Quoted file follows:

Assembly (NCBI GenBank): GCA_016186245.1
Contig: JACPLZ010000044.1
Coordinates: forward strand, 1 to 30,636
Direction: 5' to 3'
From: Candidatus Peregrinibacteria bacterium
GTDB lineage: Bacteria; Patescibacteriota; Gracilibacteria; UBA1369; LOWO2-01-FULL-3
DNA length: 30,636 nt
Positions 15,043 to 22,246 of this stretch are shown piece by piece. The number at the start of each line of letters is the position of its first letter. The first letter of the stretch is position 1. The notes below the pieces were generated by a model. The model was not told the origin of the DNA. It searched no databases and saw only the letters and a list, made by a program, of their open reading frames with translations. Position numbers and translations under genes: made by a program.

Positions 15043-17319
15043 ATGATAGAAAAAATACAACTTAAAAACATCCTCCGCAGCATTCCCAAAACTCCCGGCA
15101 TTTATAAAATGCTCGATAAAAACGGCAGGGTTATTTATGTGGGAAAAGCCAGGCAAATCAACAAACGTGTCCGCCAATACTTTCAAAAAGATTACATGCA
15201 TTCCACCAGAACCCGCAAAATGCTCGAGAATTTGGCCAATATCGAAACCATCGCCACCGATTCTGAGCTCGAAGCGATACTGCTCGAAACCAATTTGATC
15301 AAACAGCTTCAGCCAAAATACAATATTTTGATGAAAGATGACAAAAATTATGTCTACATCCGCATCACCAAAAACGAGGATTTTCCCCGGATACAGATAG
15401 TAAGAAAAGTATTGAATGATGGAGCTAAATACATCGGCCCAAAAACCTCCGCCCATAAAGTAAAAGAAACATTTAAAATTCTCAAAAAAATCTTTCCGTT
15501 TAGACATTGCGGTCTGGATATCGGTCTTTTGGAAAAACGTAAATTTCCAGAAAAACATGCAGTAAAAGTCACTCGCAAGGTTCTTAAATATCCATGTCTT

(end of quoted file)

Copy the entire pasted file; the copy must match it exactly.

Assembly (NCBI GenBank): GCA_016186245.1
Contig: JACPLZ010000044.1
Coordinates: forward strand, 1 to 30,636
Direction: 5' to 3'
From: Candidatus Peregrinibacteria bacterium
GTDB lineage: Bacteria; Patescibacteriota; Gracilibacteria; UBA1369; LOWO2-01-FULL-3
DNA length: 30,636 nt
Positions 15,043 to 22,246 of this stretch are shown piece by piece. The number at the start of each line of letters is the position of its first letter. The first letter of the stretch is position 1. The notes below the pieces were generated by a model. The model was not told the origin of the DNA. It searched no databases and saw only the letters and a list, made by a program, of their open reading frames with translations. Position numbers and translations under genes: made by a program.

Positions 15043-17319
15043 ATGATAGAAAAAATACAACTTAAAAACATCCTCCGCAGCATTCCCAAAACTCCCGGCA
15101 TTTATAAAATGCTCGATAAAAACGGCAGGGTTATTTATGTGGGAAAAGCCAGGCAAATCAACAAACGTGTCCGCCAATACTTTCAAAAAGATTACATGCA
15201 TTCCACCAGAACCCGCAAAATGCTCGAGAATTTGGCCAATATCGAAACCATCGCCACCGATTCTGAGCTCGAAGCGATACTGCTCGAAACCAATTTGATC
15301 AAACAGCTTCAGCCAAAATACAATATTTTGATGAAAGATGACAAAAATTATGTCTACATCCGCATCACCAAAAACGAGGATTTTCCCCGGATACAGATAG
15401 TAAGAAAAGTATTGAATGATGGAGCTAAATACATCGGCCCAAAAACCTCCGCCCATAAAGTAAAAGAAACATTTAAAATTCTCAAAAAAATCTTTCCGTT
15501 TAGACATTGCGGTCTGGATATCGGTCTTTTGGAAAAACGTAAATTTCCAGAAAAACATGCAGTAAAAGTCACTCGCAAGGTTCTTAAATATCCATGTCTT